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1.
European Stroke Journal ; 7(1 SUPPL):447, 2022.
Article in English | EMBASE | ID: covidwho-1928081

ABSTRACT

Background and aims: Vaccine-induced immune thrombotic thrombocytopenia (VITT) is a rare but catastrophic syndrome characterized by venous and arterial thrombosis, with thrombocytopenia and antibodies against platelet factor-4 (PF4)/polyanion, typically 5-30 days from the first dose of a DNA viral vector vaccine. Very rarely, acute ischemic stroke (AIS) can be the result of VITT. The aim of this study was to define the clinical and radiological characteristics, outcome and therapeutic options of VITT patients with AIS. Methods: We carried out a systematic review of the literature till October 27, 2021 using MEDLINE, PUBMED and Google Scholar databases in order to collect all the published articles related to the development of AIS after vaccination against SARS-CoV-2. Results: We identified 16 patients from case reports or case series published in peer-reviewed journals affected by AIS and confirmed VITT. All patients had received the first dose of ChAdOx1 ncov19 vaccine within 10 days (median). 81% (n=13/16) of the patients had occlusion of the middle cerebral artery (MCA) or its branches, 43.7% (n=7/16) also had thrombotic occlusion of the intracranial internal carotid artery. 45.4% (n=5/16) of the patients with proximal MCA occlusion developed a malignant MCA infarct. Only one patient received intravenous thrombolysis, while three patients underwent mechanical thrombectomy. Conclusions: The management of AIS due to large vessel occlusion in VITT is challenging. Based on the available literature, we propose a therapeutic protocol for acute stroke patients presenting to the Emergency Department within the time window for reperfusion strategies.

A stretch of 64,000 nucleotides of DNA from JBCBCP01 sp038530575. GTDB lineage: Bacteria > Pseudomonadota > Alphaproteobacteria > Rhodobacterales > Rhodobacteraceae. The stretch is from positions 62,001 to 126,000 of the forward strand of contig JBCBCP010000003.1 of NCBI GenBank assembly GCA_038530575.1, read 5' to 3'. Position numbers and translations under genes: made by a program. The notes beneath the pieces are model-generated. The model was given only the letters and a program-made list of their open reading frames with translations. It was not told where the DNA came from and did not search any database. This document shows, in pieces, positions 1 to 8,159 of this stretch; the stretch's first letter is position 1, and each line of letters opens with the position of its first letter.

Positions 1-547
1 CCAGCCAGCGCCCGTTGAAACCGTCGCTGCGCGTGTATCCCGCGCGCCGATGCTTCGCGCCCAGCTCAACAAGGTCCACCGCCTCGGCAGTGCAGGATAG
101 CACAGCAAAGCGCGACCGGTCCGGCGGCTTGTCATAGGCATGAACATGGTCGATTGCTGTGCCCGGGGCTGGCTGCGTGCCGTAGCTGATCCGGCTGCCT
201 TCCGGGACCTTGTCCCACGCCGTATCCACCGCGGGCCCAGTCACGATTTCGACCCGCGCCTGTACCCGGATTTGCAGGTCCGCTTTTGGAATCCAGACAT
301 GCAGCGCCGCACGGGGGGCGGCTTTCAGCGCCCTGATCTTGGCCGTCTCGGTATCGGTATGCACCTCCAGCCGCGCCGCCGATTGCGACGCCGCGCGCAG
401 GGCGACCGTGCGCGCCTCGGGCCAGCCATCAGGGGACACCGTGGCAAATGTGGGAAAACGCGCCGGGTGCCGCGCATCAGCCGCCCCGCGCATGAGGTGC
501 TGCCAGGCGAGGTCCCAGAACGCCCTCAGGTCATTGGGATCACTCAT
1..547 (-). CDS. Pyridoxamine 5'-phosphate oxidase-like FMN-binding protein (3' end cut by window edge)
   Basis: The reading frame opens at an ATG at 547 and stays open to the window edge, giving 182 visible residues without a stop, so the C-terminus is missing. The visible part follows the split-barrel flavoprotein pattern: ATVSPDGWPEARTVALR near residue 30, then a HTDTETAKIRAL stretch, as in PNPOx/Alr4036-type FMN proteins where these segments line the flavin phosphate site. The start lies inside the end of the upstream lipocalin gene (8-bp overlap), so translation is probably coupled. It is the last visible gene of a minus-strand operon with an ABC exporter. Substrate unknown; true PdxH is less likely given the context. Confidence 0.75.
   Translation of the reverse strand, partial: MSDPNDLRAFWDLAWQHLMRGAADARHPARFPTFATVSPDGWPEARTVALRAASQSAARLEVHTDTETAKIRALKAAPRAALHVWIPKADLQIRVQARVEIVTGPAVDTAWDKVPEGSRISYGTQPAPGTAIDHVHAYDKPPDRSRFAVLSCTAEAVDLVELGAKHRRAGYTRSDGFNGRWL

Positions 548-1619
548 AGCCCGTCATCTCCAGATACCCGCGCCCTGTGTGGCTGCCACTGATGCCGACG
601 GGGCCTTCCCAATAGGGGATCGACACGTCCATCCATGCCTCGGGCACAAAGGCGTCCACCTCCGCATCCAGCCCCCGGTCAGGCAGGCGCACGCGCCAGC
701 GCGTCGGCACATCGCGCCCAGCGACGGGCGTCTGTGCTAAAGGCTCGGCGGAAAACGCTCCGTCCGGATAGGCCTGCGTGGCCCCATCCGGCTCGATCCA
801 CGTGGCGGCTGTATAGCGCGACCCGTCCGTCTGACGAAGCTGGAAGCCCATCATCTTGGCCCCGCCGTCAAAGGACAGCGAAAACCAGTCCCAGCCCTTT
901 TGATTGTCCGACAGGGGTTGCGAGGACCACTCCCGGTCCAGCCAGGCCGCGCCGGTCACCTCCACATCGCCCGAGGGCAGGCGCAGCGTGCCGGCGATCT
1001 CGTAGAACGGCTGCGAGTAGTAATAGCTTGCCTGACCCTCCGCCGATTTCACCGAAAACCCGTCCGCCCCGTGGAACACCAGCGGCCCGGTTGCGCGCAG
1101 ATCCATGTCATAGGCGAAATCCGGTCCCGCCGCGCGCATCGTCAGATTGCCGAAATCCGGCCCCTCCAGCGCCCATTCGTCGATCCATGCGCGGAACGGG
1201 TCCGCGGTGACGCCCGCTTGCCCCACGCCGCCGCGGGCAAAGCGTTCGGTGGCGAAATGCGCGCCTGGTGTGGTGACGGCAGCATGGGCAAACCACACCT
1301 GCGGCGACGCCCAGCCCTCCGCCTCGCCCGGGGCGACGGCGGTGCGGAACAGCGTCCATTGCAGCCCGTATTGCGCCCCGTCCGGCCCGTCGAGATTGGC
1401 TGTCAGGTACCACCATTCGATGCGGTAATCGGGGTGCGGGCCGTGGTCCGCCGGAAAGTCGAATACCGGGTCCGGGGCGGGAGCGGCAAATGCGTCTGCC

2.
PubMed; 2020.
Preprint in English | PubMed | ID: ppcovidwho-333523

ABSTRACT

IMPORTANCE: Case series without control groups suggest that Covid-19 may cause ischemic stroke, but whether Covid-19 is associated with a higher risk of ischemic stroke than would be expected from a viral respiratory infection is uncertain. OBJECTIVE: To compare the rate of ischemic stroke between patients with Covid-19 and patients with influenza, a respiratory viral illness previously linked to stroke. DESIGN: A retrospective cohort study. SETTING: Two academic hospitals in New York City. PARTICIPANTS: We included adult patients with emergency department visits or hospitalizations with Covid-19 from March 4, 2020 through May 2, 2020. Our comparison cohort included adult patients with emergency department visits or hospitalizations with influenza A or B from January 1, 2016 through May 31, 2018 (calendar years spanning moderate and severe influenza seasons). Exposures: Covid-19 infection confirmed by evidence of severe acute respiratory syndrome coronavirus 2 (SARS-CoV-2) in the nasopharynx by polymerase chain reaction, and laboratory-confirmed influenza A or B. Main Outcomes and Measures: A panel of neurologists adjudicated the primary outcome of acute ischemic stroke and its clinical characteristics, etiological mechanisms, and outcomes. We used logistic regression to compare the proportion of Covid-19 patients with ischemic stroke versus the proportion among patients with influenza. RESULTS: Among 2,132 patients with emergency department visits or hospitalizations with Covid-19, 31 patients (1.5%;95% confidence interval [CI], 1.0%-2.1%) had an acute ischemic stroke. The median age of patients with stroke was 69 years (interquartile range, 66-78) and 58% were men. Stroke was the reason for hospital presentation in 8 (26%) cases. For our comparison cohort, we identified 1,516 patients with influenza, of whom 0.2% (95% CI, 0.0-0.6%) had an acute ischemic stroke. After adjustment for age, sex, and race, the likelihood of stroke was significantly higher with Covid-19 than with influenza infection (odds ratio, 7.5;95% CI, 2.3-24.9). CONCLUSIONS AND RELEVANCE: Approximately 1.5% of patients with emergency department visits or hospitalizations with Covid-19 experienced ischemic stroke, a rate 7.5-fold higher than in patients with influenza. Future studies should investigate the thrombotic mechanisms in Covid-19 in order to determine optimal strategies to prevent disabling complications like ischemic stroke.

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